Why criticism of Jose Mourinho's reign at Manchester United is unfounded and illogical
"It's a pity that the manager is Mourinho because normally he's an English player you want to give him time and he can then make mistakes. But Mourinho is not like that. He wants to get results."
This is what Dutch legend and former Ajax manager Frank De Boer said recently about Jose Mourinho's treatment of Manchester United wunderkind Marcus Rashford, after the English international's brace against Liverpool.
De Boer will be remembered by younger football fans not for his exploits as a talented defender in the Netherlands national team of yesteryear, but for his dismal spell as manager of English side Crystal Palace, where his side lost the first four games without scoring a solitary goal.
Many pundits believe that the former Dutch star should have been given more time to shape and mould his team to play his "style of football" - a robust and fluent 4-3-3 system which De Boer, like most Dutchmen, are used to playing and has paid rich dividends in the past, notably the Dutch national team, Ajax and the all-conquering Barcelona team.
But, unfortunately, for Crystal Palace fans, it didn't go exactly to plan, and Palace are now staring at relegation, despite a turn of fortunes under former England manager, Roy Hodgson.
Manchester United manager Jose Mourinho, on the other hand, has steered the ship efficiently, in his 'pragmatic' manner and led his side to second in the table, 16 points behind champions-elect, Manchester City.
Pep Guardiola and his men have run away from the rest of the pack and have done so in a dominant display of ruthlessness, and pleased neutrals by playing football the supposed 'right way'.
Understanding Mourinho's tactics at Manchester United
The English press have always been critics of Mourinho. They have shouted from the rooftops about how football should be played the 'right way' (while the English national team is known to play 'route one' football).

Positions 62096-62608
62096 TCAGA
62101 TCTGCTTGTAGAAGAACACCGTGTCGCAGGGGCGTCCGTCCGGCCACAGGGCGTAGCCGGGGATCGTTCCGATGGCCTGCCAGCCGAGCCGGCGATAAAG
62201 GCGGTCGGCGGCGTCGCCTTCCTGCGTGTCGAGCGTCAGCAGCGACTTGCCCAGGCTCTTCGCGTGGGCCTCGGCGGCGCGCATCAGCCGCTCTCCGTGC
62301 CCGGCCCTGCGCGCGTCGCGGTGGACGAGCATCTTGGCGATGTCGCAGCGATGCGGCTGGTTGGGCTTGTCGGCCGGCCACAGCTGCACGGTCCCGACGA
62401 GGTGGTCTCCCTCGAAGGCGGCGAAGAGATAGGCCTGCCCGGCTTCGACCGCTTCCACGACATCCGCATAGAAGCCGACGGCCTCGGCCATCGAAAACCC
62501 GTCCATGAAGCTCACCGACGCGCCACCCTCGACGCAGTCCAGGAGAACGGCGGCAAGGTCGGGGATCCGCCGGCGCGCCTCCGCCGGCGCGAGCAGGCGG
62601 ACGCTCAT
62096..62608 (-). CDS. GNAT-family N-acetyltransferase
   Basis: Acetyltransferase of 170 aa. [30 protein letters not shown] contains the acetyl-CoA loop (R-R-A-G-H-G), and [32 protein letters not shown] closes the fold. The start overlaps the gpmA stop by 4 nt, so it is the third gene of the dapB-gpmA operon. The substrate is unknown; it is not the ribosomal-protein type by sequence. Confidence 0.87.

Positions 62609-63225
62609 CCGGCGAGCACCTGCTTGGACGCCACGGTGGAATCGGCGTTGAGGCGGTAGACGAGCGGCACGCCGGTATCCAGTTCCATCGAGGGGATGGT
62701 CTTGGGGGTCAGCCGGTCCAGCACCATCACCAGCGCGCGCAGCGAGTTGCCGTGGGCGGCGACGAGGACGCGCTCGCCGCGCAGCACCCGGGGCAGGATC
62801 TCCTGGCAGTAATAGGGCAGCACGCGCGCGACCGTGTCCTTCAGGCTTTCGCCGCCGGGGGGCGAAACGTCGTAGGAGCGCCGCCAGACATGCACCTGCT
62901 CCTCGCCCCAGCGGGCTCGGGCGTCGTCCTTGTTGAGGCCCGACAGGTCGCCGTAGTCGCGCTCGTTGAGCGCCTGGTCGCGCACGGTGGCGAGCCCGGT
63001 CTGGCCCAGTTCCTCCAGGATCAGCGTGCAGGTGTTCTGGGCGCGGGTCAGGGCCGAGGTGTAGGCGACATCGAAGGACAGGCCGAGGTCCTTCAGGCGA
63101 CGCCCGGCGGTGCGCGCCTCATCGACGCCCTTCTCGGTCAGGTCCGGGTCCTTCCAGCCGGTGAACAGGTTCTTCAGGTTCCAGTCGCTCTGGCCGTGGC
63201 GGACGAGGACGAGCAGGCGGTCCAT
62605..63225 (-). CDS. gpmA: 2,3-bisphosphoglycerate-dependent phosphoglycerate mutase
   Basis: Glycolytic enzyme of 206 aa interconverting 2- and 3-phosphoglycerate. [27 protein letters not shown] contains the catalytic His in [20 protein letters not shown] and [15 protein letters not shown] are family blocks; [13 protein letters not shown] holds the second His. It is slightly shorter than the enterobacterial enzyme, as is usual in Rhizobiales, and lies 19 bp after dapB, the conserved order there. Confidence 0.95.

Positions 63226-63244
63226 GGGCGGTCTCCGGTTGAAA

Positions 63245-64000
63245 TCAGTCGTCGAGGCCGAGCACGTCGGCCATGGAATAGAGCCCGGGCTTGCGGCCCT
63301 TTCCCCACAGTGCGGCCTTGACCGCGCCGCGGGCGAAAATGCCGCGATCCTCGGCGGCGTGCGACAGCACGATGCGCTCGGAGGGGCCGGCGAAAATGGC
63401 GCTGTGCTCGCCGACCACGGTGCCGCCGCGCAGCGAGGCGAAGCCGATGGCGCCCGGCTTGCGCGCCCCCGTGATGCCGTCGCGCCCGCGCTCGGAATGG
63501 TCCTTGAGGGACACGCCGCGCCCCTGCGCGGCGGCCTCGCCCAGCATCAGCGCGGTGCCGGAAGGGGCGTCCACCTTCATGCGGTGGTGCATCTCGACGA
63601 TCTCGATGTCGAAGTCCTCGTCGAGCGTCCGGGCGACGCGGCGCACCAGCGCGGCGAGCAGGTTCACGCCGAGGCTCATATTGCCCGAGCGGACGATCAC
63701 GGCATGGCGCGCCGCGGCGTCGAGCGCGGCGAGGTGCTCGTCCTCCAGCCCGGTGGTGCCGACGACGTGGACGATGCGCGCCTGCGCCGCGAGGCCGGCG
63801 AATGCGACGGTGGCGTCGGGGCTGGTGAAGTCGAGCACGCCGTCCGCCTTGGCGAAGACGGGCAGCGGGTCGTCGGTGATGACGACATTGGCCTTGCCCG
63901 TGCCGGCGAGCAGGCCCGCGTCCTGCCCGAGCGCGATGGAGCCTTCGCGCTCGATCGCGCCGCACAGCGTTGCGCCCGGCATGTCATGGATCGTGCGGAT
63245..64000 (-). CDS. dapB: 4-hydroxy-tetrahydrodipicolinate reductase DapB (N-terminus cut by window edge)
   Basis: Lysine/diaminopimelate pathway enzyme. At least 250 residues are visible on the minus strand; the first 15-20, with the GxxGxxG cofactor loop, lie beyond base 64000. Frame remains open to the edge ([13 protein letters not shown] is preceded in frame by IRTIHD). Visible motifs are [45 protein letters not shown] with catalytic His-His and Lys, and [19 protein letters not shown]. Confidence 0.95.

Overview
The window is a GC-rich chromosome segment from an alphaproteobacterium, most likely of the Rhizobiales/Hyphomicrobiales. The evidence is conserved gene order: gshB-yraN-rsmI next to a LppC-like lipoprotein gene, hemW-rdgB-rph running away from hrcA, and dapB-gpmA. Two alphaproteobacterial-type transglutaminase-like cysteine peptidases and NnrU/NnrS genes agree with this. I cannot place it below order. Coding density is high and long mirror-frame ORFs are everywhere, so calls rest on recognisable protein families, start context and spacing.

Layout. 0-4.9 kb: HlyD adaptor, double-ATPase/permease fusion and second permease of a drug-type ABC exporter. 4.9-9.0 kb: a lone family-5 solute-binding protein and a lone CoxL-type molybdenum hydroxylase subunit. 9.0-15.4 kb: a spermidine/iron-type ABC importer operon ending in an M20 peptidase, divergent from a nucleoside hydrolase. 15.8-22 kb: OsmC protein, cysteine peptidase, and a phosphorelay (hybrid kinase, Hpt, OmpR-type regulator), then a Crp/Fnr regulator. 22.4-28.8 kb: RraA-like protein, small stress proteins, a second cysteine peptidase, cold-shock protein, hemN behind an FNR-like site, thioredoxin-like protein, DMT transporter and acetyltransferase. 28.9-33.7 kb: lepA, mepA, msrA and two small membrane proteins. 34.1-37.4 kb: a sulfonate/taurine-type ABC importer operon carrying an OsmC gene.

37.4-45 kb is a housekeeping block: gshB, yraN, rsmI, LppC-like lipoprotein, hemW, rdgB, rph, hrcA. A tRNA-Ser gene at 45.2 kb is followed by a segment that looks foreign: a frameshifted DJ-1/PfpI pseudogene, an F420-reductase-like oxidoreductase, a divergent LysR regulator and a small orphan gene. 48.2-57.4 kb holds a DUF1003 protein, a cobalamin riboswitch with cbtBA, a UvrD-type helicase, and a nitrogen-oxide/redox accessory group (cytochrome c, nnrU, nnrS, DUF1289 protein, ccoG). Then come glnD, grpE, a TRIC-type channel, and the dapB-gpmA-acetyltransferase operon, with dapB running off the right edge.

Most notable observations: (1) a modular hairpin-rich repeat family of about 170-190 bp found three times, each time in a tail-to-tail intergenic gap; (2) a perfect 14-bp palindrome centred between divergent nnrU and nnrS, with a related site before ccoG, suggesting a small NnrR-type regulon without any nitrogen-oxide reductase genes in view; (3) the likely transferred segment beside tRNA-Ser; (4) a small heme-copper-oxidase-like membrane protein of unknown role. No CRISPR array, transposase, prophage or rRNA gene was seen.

Even the failed managers-turned-pundits, who draw eyes through sensationalist comments that grab the headlines, are wrong in their disapproval of Mourinho's tactics and 'anti-football' style of play.
The Portuguese manager has a style of play that is reminiscent of Italian football clubs of yesteryear, who thrived on a strong and steady backline, and opportune attackers who move the ball back-to-front swiftly.
Mourinho has employed this tactic at every club he has managed; the Porto team that ran out surprise winners in the Champions League which earned him a move to Chelsea; the double-winning Chelsea team; the Inter Milan side that defeated Bayern Munich in the 2009/10 Champions League final, after a masterclass in defending in the semi-final against a Barcelona team that was at the peak of its powers; the Real Madrid team that got the better of the same Barcelona team in the 2011/12 season, and the Chelsea team that he guided to another Premier League title on his return to English football.
It is now established that Mourinho uses a tactic and style of play that he's familiar with and trusts, much like De Boer, whose natural tactic is the 4-3-3 system, that failed with Crystal Palace and his managerial role prior to Palace, at Inter Milan, where he lasted just three months, losing 7 of the 14 games he managed.
De Boer can't be faulted for using a system he trusts, while Mourinho shouldn't be criticised as long as he wins trophies and shows that his team have progressed.
And the stats show that Mourinho has improved this United side. He delivered three trophies, albeit two second-rung trophies in the Community Shield, EFL Cup and Europa League, but more importantly, has lifted United to second in the table this season, after disastrous performances under David Moyes and Louis van Gaal.
Mourinho has stuck to United's traditions of promoting youth